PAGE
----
Bit of a newb when it comes to this but I'm giving it a go and, so far, things work but I hope I'm doing it in a correct manner and a couple of little hiccups...
HQ has a SBS2011E DC (DC1) that provides DHCP and DNS to a small network (IP: 192.168.10.11). Internet modem/router is gateway (192.168.10.1). DHCP is configured in 80/20 split-scope configuration (192.168.10.100 - 192.168.10.200).
New office has similar set up. Windows Server 2012 Standard (DC2) that also provides DHCP and DNS (DC2 IP: 192.168.10.12). DC2 - at the moment - is located at HQ whilst it is being configured. It has been domain joined and DCPromo'd so it is replicating and seems to work so far. I have run the DHCP split-scope wizard on DC1 for an 80/20 split. These settings have replicated onto DC2 so it is aware of what IPs it can and cannot serve. Internet modem/router is gateway - can I set this to a similar static IP as the HQ gateway, e.g. 192.168.10.2?
An issue I have run into is that when I restart DC1 it complains that an existing DHCP server is on the network and the DHCP Server service on DC1 stops. I have read that with SBS in particular that it does not like other DHCP servers to be on the same subnet, even though I have configured a split-scope? It is fully aware that the other DHCP server won't serve addresses in the range it offers because the wizard ran successfully?! As a temporary fix for this I found a registry entry (
DisableRogueDetection) that has been applied to DC1 - but I do not want to rely on this because it is not a "natural" solution.
Why a split-scope? Why not? Our intention is to move DC2 to our remote site where a hardware VPN will join the two networks. I would like for the two servers to be able to help the entire network for file shares, DHCP and DNS. As a result of this I would like for DHCP requests to traverse the VPN (just in case any of the servers are down). The split-scope DHCP, I have read in many locations, should allow for precisely what I am intending? I could then have the entire network use a logical range.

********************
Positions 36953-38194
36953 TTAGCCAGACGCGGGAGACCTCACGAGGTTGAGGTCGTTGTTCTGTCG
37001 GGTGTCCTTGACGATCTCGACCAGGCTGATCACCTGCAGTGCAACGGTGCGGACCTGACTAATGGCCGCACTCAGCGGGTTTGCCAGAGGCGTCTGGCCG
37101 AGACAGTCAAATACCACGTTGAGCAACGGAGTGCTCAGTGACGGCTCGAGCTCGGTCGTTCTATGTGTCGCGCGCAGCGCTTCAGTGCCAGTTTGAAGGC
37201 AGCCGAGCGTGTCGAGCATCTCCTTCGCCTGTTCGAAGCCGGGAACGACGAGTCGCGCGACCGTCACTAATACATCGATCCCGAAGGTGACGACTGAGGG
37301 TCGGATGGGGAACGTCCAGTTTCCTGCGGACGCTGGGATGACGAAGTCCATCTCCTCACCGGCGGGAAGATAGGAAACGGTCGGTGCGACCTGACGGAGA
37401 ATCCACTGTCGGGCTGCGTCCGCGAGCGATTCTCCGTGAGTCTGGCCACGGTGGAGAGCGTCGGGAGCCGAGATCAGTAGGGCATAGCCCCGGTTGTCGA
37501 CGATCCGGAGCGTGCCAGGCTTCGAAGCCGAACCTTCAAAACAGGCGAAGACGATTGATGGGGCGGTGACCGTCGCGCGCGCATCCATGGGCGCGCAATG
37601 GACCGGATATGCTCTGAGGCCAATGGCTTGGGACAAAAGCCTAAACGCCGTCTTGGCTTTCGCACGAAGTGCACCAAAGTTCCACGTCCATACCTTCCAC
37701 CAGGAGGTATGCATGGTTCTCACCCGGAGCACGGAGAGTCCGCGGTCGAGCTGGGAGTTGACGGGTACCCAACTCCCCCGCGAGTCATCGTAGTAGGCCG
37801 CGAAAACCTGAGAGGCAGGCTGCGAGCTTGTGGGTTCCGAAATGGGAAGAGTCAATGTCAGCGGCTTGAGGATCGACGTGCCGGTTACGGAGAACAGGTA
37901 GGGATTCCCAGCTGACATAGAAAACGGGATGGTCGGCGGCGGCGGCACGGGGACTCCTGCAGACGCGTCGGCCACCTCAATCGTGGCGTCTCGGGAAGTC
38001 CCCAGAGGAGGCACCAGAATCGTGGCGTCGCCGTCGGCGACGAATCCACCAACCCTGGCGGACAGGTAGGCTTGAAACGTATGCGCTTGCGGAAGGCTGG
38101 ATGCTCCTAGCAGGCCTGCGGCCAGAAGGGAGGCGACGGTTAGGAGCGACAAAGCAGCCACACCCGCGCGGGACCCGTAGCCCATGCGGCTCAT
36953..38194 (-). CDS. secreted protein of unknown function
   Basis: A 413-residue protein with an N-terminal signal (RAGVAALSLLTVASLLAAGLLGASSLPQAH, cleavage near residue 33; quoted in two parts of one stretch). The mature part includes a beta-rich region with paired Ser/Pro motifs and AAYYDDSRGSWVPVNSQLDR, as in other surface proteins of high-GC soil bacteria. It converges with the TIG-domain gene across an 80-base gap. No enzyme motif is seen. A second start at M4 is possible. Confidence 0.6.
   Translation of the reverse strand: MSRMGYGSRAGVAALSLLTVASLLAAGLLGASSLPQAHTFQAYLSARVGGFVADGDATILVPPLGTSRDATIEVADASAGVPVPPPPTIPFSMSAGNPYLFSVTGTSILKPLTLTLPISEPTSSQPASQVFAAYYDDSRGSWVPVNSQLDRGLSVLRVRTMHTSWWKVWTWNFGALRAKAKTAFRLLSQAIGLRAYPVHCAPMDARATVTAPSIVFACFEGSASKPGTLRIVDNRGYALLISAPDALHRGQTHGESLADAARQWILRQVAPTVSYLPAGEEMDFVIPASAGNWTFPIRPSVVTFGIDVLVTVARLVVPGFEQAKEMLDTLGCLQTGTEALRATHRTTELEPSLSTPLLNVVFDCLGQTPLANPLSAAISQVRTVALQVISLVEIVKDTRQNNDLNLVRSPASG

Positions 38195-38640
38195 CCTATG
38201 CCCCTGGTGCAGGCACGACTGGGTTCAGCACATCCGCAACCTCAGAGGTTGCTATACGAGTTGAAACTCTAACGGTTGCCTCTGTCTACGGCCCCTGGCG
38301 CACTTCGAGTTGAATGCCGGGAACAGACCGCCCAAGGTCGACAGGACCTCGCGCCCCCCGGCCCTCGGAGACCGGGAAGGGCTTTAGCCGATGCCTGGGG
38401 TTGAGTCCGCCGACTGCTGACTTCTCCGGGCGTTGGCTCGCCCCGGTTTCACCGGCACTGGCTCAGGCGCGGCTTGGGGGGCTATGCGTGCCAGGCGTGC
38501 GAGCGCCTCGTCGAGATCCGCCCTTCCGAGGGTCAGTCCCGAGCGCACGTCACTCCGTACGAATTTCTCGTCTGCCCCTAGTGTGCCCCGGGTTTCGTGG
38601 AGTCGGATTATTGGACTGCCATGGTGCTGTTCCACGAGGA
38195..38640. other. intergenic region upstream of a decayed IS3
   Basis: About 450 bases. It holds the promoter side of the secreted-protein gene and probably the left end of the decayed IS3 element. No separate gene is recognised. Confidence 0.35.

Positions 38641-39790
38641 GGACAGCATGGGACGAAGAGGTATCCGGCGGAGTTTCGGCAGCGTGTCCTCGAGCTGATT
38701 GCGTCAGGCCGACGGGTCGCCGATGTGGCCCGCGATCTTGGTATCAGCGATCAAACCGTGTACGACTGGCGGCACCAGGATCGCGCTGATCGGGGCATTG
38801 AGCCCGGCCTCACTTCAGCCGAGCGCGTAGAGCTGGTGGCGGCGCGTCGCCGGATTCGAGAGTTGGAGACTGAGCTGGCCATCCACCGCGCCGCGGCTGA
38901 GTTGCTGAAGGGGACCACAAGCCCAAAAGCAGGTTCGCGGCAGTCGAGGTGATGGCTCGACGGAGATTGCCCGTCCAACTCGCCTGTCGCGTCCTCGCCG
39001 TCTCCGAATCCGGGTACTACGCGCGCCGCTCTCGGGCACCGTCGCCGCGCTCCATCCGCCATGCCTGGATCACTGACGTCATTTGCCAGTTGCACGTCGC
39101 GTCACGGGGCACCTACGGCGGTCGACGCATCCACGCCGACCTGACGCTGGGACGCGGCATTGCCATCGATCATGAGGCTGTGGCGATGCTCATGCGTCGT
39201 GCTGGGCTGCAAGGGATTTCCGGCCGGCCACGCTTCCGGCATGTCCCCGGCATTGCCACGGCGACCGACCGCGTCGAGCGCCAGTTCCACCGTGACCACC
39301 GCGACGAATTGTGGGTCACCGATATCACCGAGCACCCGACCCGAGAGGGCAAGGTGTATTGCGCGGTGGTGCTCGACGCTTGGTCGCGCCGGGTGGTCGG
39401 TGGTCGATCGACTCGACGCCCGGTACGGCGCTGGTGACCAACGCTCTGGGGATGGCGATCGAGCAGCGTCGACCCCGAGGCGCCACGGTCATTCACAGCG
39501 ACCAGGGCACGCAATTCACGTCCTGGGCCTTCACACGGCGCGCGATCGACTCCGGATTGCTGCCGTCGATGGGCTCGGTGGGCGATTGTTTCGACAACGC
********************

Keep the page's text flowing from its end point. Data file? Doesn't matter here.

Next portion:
If the split-scope is going to cause problems then I can revert to different ranges for the two servers.
Can I have the hardware VPN use end-point IPs that are within my subnet range? The device is a Draytek all-in-one router/VPN etc. so it has been configured as the gateway and I can get to the web interface using 192.168.10.1 so I would like to be able to get to the other end-point device (another Draytek if I can) by a similar IP (such as 192.168.10.2)...
My "idea" of a network configuration:
Edit 1: I guess my questions are:
- If I want to use the two DHCP servers serve a split-scope then am I safe to continue using the SBS 2011 Essentials registry hack to make it ignore rogue DHCP servers on the network - because it DOES have two? The routers would be configured to allow DHCP requests across the VPN so if one DHCP server is down, the other can still respond.
- Would a network configuration as to my picture work? I am trying to get advice before I turn up at the remote office for it to not work!
- Can I set my VPN routers to have the IP's as per my picture so that they can be part of the network and managed using addresses within a logical range? Obviously I'm not asking how to configure them, I know this; but the IPs they would be given within the tunnel is what I'm asking.